What you need to know about the Gilgo Beach serial killings: NPR

Surrounded by law enforcement, victims’ families, attorneys and others, Suffolk County Prosecutor Raymond Tierney pauses during a news conference in Riverhead, Wash. New York, Thursday.

Seth Wenig/AP

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Seth Wenig/AP

The man accused of killing several women and dumping their remains on a Long Island, New York, beach has been charged with two other murders.

Rex Heuermann, a 60-year-old architect, appeared in court Thursday for his arraignment in the deaths of Jessica Taylor and Sandra Costilla, two young women who police say were victims of men targeting sex workers .

Heuermann was previously charged with the murder of four other women, known as the “Gilgo Four,” whose remains were found on the same quarter-mile stretch on Gilgo Beach in 2010.

It’s been almost a year since his arrest marked a major breakthrough in a decade-long investigation into a series of disappearances that attracted national attention and inspired the 2020 Netflix film. Lost Girls.

Heuermann has pleaded not guilty to all murder charges. He was ordered held behind bars without bail and is due back in court on July 30.

Here’s what else you need to know about the case.

Suspect charged with murder of six women

Between 2010 and 2011, police discovered the remains of 11 people found near Gilgo Beach, between Nassau and Suffolk counties on Long Island. Most of them were sex workers who were killed as early as 1996, according to Suffolk County police. Investigators have long suspected a serial killer was responsible, but they also said it was unlikely the victims were murdered by the same killer.

The dead included Jessica Taylor, Valerie Mack, Shannan Gilbert, Amber Lynn Costello, Megan Waterman, Melissa Barthelemy and Maureen Brainard-Barnes, all in their 20s.

Police said they were unable to determine the cause of death of Gilbert – whose disappearance led to the discovery of the series of murders – but said his death was likely accidental, a conclusion disputed by his family.

In July 2023, a major break in the case came with the arrest of Heuermann.

He was later charged with the murders of three of the so-called Gilgo Four women: Barthelemy, 24, Waterman, 22, and Costello, 27. He was charged with the murder of the fourth, Brainard-Barnes, last January.

Cellphone location data and DNA samples found on the remains initially linked him to the four women.

Since his arrest, several pieces of evidence have pointed to Heuermann as a suspect.

He lived in Massapequa Park, where some of the victims were last seen.

A witness described seeing a victim, Costello, being driven by a man in a Chevrolet Avalanche. It was later discovered that Heuermann owned a Chevrolet Avalanche.

Subpoenas and search warrants linked Heuermann to several burner cell phones used to contact victims. An email linked to Heuermann’s alleged cell phones was repeatedly used to conduct “thousands of searches” related to “sex workers, sadistic pornography, torture-related and child pornography,” records show judicial.

New accusations suggest serial killings started earlier than previously thought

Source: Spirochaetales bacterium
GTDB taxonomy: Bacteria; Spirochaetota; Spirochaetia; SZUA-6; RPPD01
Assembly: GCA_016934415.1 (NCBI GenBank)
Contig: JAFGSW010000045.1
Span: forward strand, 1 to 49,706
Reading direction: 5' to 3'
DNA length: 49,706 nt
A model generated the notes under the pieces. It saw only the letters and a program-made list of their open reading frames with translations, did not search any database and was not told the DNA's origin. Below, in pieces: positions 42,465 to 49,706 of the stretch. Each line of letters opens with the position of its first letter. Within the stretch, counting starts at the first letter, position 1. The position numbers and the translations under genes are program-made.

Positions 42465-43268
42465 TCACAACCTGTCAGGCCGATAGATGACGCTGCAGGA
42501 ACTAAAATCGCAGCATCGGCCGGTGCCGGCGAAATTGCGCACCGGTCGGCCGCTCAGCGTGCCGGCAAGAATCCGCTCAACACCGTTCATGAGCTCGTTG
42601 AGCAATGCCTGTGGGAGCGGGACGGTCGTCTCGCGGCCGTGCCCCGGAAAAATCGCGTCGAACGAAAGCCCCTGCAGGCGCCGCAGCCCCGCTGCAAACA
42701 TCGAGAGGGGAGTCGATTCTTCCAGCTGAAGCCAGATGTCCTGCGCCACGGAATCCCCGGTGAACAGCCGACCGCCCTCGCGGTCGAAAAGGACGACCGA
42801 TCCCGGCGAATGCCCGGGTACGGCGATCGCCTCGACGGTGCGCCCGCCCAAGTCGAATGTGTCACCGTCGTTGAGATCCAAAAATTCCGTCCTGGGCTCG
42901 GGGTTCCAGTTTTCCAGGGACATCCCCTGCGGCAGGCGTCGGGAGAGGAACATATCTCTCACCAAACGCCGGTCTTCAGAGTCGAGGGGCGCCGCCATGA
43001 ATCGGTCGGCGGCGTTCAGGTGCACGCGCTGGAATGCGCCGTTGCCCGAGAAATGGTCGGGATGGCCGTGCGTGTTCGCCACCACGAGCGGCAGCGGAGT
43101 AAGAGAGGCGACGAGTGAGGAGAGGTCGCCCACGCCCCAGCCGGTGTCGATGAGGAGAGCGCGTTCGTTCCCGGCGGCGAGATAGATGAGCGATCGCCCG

The new murder charge against Heuermann for Costilla’s 1993 death makes her the first known victim in the killing spree and suggests the architect may have started killing 30 years ago – earlier than previously thought the police.

In November 1993, the remains of Costilla, 28, were found by hunters in a wooded area of ​​Southampton, New York, according to a recent court filing.

Taylor, another victim, disappeared in July 2003. Her remains were discovered that year and in 2011, in two separate locations. In 2003, a dog walker found his decapitated body and severed arms in a wooded area of ​​Manorville, about 40 miles from Heuermann’s home. In 2011, his skull, hands and forearm were found less than a mile from where the Gilgo Four were found.

In both cases, male hairs found on Costilla and Taylor’s remains were tested and found to likely match Heuermann’s DNA, prosecutors said.

The suspect allegedly kept a planning document to “plan” his murders.

Recovery of data from hard drives and other devices revealed that Heuermann had a “significant collection of violence, bondage and torture pornography” dating back to 1994, according to court documents filed this week.

The collection features “pornographic images that match the crime scenes of Sandra Costilla and Jessica Taylor,” Suffolk County Prosecutor Raymond Tierney said during a press briefing Thursday.

Prosecutors also announced the recent discovery of an alleged planning document that Heuermann used to “methodically plan” his murders. The Microsoft Word document, which Heuermann allegedly tried to delete, was found in March on a hard drive found in the architect’s cellar. It was one of more than 350 devices recovered by investigators during searches of his home.

The document, presented in the court filing, includes checklists that appear to involve steps to follow before, during and after the killings, according to court documents.

The tasks are littered with references to sexual acts and mutilation committed on the victims, prosecutors said.

The steps include reminders to “prepare the story” and to destroy images and other apparent evidence. A “body preparation” list has a note to “remove head and hands.”

If convicted of the current charges, Heuermann faces multiple life sentences without the possibility of parole.

NPR’s Juliana Kim contributed to this report.

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